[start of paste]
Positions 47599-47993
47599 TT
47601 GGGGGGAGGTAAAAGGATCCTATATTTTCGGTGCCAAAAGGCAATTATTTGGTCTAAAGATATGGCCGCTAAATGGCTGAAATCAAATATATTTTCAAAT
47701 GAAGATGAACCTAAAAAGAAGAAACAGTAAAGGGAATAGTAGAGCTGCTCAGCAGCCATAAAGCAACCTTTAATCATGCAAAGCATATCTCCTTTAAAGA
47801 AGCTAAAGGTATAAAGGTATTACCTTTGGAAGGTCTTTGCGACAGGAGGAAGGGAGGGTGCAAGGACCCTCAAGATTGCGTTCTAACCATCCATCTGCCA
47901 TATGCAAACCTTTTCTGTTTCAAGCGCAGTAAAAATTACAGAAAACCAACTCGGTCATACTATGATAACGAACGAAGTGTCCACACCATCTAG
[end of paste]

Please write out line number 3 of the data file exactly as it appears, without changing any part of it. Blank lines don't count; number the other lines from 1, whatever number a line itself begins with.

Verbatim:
47601 GGGGGGAGGTAAAAGGATCCTATATTTTCGGTGCCAAAAGGCAATTATTTGGTCTAAAGATATGGCCGCTAAATGGCTGAAATCAAATATATTTTCAAAT